Taking Flight By Taking Chances: How Bob Crandall Turned American Airlines, and the Airline Industry, on Its Ear
If you haven’t gathered by now, thanks to the bevy of retail sales and non-stop music in the air, we’re firmly in the midst of the holiday season.
And for many of us, that means travel. Maybe you’re the one traveling out of town to see relatives, or you’re the one welcoming them into your home from all parts of the country, or the world.
For those of you who will be flying this holiday season, either for personal or professional reasons, you experienced a process that may be second nature to you by this point. Book your ticket electronically. Cash in some of your frequent flyer miles to defer costs, or rack up the miles for better deals down the road. Book well in advance, or at the very last minute, to take advantage of a great price on a ticket for a seat that would have otherwise gone unused.
None of these developments would have been possible without the determination, the vision, and the intellect of Bob Crandall.
From 1980 to 1998, Bob was the President and CEO of American Airlines, and in that time, he earned every bit of his reputation as THE fiercest competitor in the airline industry, working over his competition (and often, his own people) in order to maximize the success of his company, and the return on investment for shareholders….no small feat, given that over 150 airlines had gone bankrupt since the Airline Deregulation Act of 1978.
And it was that same Airline Deregulation Act, which removed the government’s control over fares, routes, and markets, that has come to define the legacy of Bob Crandall. Bob had long been bitterly opposed to the Act, and when it took effect, the biggest airlines, including American Airlines, took the biggest hit. Smaller airlines popped up, charging lower fares, using non-union labor, and establishing smaller, niche-oriented routes. Things looked grim for an airline that had been the industry leader.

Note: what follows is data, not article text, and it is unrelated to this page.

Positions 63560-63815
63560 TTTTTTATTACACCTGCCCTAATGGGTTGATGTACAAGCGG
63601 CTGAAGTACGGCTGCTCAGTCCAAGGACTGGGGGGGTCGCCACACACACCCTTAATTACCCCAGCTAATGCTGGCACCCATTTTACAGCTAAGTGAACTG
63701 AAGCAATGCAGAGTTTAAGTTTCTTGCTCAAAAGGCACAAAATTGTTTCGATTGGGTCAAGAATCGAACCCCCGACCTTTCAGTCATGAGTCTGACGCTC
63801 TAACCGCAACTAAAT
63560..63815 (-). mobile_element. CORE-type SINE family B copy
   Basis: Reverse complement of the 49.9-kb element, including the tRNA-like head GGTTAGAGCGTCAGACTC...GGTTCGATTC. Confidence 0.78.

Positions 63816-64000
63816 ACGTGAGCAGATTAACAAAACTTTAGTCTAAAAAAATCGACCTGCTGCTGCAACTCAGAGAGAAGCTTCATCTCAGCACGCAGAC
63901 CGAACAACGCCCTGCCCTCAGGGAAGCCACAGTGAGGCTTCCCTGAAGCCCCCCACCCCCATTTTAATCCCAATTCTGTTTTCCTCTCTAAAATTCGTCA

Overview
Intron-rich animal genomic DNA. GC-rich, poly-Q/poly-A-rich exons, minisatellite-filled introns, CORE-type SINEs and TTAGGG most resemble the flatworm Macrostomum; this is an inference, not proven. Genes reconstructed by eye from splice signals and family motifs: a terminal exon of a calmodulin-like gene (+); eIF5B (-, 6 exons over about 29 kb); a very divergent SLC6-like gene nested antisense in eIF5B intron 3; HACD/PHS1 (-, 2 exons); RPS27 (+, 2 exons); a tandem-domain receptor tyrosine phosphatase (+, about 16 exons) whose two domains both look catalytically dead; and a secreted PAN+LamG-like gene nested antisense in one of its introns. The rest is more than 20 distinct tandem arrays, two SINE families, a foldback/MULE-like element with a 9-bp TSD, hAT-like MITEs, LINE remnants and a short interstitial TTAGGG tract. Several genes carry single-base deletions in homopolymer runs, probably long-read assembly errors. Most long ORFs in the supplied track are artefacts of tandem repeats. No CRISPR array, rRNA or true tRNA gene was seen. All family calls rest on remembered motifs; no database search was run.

But Bob fought back. Hard.
Bob had already been a revolutionary force in the marketing department of American Airlines by the time he became President, having introduced his patented SABRE system, designed to help travel agencies use computer technology to book and coordinate flights on any airline, not just American. He also introduced SuperSaver routes for people who book their flights with American well in advance, giving flyers discounts they never would have enjoyed otherwise, and giving American the cash flow needed to cover overhead.
Shortly after Bob took over the company’s reins, he introduced “AAdvantage“, the first frequent flyer program the industry had ever seen, as well as “AAirpass“, enabling frequent travelers to engage in long-term fixed rate contracts that guarded against future rate hikes. He also established the first “yield management” system, using consumer data to help American monetize, to any degree it reasonably can, the empty seats (or “spoiled” seats, in industry parlance) that occur on its flights. (After all, Bob thought, getting $50 for a seat is better than nothing, if all it costs you is the wholesale cost of a bag of peanuts and a soft drink).
The result? Company performance that not only kept pace with the smaller, upstart carriers, but ultimately drove many of them out of business, never to be seen again. And all of this in an industry where every major carrier filed for bankruptcy, some even multiple times, with the exception of American Airlines. (Ultimately, AMR, the parent company of American Airlines, DID file for Chapter 11 bankruptcy, but not until 2011, 13 years after Bob retired.)
On this edition of “The Raja Show”, Bob Crandall joins Raja to discuss his impact, not only on one of the most turbulent industries in American business, but also on modern day leadership as well, seeing as few, if any, business leaders got as much out of their people as Bob. He’ll also discuss the modern state of the airline industry, and the evolution of his developments, which paved the way for how we fly today.
This is a must-listen discussion of an industry with which most of us are intimately familiar, coming from the man who made so much of it make sense. You’ll want to be there for this one!